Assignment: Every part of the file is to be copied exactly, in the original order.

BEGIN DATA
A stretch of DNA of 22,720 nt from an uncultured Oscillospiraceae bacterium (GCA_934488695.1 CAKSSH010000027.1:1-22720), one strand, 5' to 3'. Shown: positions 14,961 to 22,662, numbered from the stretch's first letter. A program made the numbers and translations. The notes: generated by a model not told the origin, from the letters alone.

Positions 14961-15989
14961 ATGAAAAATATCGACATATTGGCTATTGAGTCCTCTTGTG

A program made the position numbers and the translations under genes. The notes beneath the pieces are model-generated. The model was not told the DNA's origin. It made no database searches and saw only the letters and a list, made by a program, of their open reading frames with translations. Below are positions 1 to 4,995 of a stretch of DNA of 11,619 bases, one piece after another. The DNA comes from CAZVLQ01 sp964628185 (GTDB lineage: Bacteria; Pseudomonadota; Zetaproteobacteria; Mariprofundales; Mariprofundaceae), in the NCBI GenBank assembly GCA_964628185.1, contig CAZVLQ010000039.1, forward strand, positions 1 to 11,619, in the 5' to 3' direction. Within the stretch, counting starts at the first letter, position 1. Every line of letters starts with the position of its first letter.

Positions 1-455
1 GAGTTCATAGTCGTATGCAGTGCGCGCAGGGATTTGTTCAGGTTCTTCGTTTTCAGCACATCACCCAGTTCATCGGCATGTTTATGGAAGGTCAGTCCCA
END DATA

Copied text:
A stretch of DNA of 22,720 nt from an uncultured Oscillospiraceae bacterium (GCA_934488695.1 CAKSSH010000027.1:1-22720), one strand, 5' to 3'. Shown: positions 14,961 to 22,662, numbered from the stretch's first letter. A program made the numbers and translations. The notes: generated by a model not told the origin, from the letters alone.

Positions 14961-15989
14961 ATGAAAAATATCGACATATTGGCTATTGAGTCCTCTTGTG

A program made the position numbers and the translations under genes. The notes beneath the pieces are model-generated. The model was not told the DNA's origin. It made no database searches and saw only the letters and a list, made by a program, of their open reading frames with translations. Below are positions 1 to 4,995 of a stretch of DNA of 11,619 bases, one piece after another. The DNA comes from CAZVLQ01 sp964628185 (GTDB lineage: Bacteria; Pseudomonadota; Zetaproteobacteria; Mariprofundales; Mariprofundaceae), in the NCBI GenBank assembly GCA_964628185.1, contig CAZVLQ010000039.1, forward strand, positions 1 to 11,619, in the 5' to 3' direction. Within the stretch, counting starts at the first letter, position 1. Every line of letters starts with the position of its first letter.

Positions 1-455
1 GAGTTCATAGTCGTATGCAGTGCGCGCAGGGATTTGTTCAGGTTCTTCGTTTTCAGCACATCACCCAGTTCATCGGCATGTTTATGGAAGGTCAGTCCCA